Finished up my bank work, then sat outside in the warm ocean air before I turned in for the night. It was a good day.

The Hunt

It’s Sunday. I’m settled, and I’m excited to get focused on what I came here for, writing! Quick shower, short walk on the beach, and a visit with the kind people at the front desk was in order. I asked the concierge if he knew where I could find a laptop charging cable. He had no idea. OK, not a good start. I asked if the resort had any laptop power cables that were left behind by other guests. Nope. I try my first inquiry again. After some back and forth, he tells me that there’s an Office Depot in town. Cool, they’re sure to have a cord! I whipped out my iPhone and found it. It’s only 10 miles away.

Take the R2 bus for 12 pesos, 30 minute ride, and I’m there.

I’m starting to feel a sense of relief and excitement as I walk in the store confident that they’ll have what I’m looking for. I had trouble communicating with the store employees because I don’t speak Spanish and they didn’t speak English. This just meant that I roamed around the store for awhile. Then voila! I’m in luck, a universal laptop charger with an assortment of attachments! I grab the goods for a closer inspection. The closer look revealed that this universal charger wasn’t all that “universal”. It didn’t contain my attachment, so it wouldn’t work. At the time I was using a Lenovo laptop with a rectangular male end. No dice.

What now? Well, I’m thinking that this can’t possibly be the only store in Cancun with computer accessories, and I was right. My trusty iPhone revealed that there’s an Office Max, a Walmart, a RadioShack (yes, Radio Shack), an Ofix, and a Sanborns. Plenty of options. I just need to walk. Lord knows, I can use the exercise. First stop Walmart, on the way I pass a scary looking jail or prison, no dice. Next, RadioShack, nope. Ofix wasn’t open. Sanborns had some computers, but no cords. Another RadioShack, and I’ve struck out. In all, I’ve walked 9 – 10 miles and I have nothing to show for it. My mind is racing because I have writing to do dammit!

I decide to do what I always do when I’m at my wit’s end. I called my wife. After discussing the situation, we figured we had two options. I could buy a new laptop or we could (maybe) ship my power cord from Minnesota to Cancun. We decide to check on whether latter. Twenty minutes later, my wife calls to tell me that FedEx can get my cord to me by Tuesday morning for $83. OK, deal. Between this time and Tuesday, I figure I’ll write thoughts on paper and conduct as much research as I can on my iPhone. I needed a haircut, so I’ll knock that out too in my new spare time.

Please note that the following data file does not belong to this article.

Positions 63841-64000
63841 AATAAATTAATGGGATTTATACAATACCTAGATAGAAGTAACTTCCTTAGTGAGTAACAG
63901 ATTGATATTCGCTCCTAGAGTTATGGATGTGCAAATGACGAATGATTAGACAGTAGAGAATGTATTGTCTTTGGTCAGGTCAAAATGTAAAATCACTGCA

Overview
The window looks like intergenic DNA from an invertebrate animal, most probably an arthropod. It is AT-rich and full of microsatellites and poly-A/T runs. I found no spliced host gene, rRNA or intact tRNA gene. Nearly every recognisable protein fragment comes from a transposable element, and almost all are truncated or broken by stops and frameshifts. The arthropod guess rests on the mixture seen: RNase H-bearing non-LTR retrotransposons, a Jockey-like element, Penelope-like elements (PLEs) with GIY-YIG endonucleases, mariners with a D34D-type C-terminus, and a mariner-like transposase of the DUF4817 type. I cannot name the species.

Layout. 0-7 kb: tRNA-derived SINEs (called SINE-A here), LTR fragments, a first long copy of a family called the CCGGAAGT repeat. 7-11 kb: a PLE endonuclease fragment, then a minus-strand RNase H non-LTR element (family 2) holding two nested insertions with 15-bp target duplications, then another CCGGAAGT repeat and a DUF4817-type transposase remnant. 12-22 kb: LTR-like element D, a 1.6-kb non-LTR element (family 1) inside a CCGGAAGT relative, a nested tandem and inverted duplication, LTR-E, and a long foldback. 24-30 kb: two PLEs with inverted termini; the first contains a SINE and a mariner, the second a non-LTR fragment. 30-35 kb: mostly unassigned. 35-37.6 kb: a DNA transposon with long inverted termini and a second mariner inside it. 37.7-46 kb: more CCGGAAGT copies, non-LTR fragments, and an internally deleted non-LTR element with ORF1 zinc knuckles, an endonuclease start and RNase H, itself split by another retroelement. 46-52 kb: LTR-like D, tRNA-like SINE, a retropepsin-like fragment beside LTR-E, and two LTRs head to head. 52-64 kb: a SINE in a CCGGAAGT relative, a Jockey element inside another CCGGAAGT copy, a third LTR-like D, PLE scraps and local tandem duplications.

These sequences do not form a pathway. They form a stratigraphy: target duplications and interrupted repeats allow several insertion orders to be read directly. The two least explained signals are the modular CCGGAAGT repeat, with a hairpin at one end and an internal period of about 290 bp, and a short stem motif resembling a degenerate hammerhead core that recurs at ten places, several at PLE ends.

On the walk back to the resort, I called a friend, just to chat. I shared my dilemma with him, and he had a seemingly brilliant idea. Isn’t there a Dragon dictation app for iPhone? My heart jumps, is there?! I open my iPhone’s App Store, do a quick search, and YES, yes there is an app! There’s an app called Dragon Anywhere. Sweet, I’ll just dictate my book while I wait for my new cord to arrive. I install the app, pay the fee to open all the features, and I’m in business.

Or so it seemed.

I don’t know if you’ve tried dictating a book on an iPhone, but it’s painful. I couldn’t get it to work well. I don’t think it’s the app, I think it’s me. Training the app, and my training for using the app, were both pains in the butt. In addition to my troubles using the app, I couldn’t get over the awkward feeling of talking to my phone without a person on the other end. I was not digging this at all, but I’d just have to fight through it. Maybe it would get easier.

I finally got back to the resort late in the afternoon, and I was tired. No writing on Saturday. A great workout on Sunday, but very little writing done. This is not going according to plan.

Painfully Waiting

It’s Monday morning. I have some expectations, and I have some hope. I expect to get my power cord the next day. Today I’ll spend my time muscling through the best I can with paper and an iPhone. I spend the morning writing thoughts in my notebook, doing research on my iPhone, and talking to a stupid blinking cursor that hated me. My frustration was mounting, but I had hope. By noon, I’d already had enough. I needed a break.

I took the bus downtown to get a haircut. I found this place called La Cueva del Lobo (The Cave of the Wolf). It was listed online and it looked like a decent place. The reviews were good, so I went. My barber didn’t speak a lick of English, so I used my phone to translate what I wanted. Oh my…


I’m not a high-end barber or spa guy, I’m a give me a quick haircut and get me out of here guy. All I wanted was a quick trim, and what I got was so much more. The visit to this small barber shop in Cancun was an incredible experience. My barber’s name was Jose Luis, and this guy takes his craft seriously! It’s hard to put this experience into words. I knew that I didn’t want it to end, but it did. Is this weird?

Despite the fact that my haircut was magical, I still wasn’t making much progress on the book. Writing was painfully slow without my laptop. I tracked my FedEx package all day, and my spirits were raised with each new update. The updates showed my cord getting closer and closer. I went to bed this night confident that I’d be running at full speed sometime the next day.

Tuesday arrives. It’s another beautiful day. I continued my slow progress while checking the FedEx tracking for my package every hour. This was an uneventful day. Then 3:30 in the afternoon came. This is when I got the ominous message from FedEx. The status on my package had been updated with a bright red bold “Clearance delay” message. According to the update from FedEx, my power cord is in Cancun, but it’s held up in the “clearance process”. I have no scheduled delivery date anymore, so I’m not sure what to think.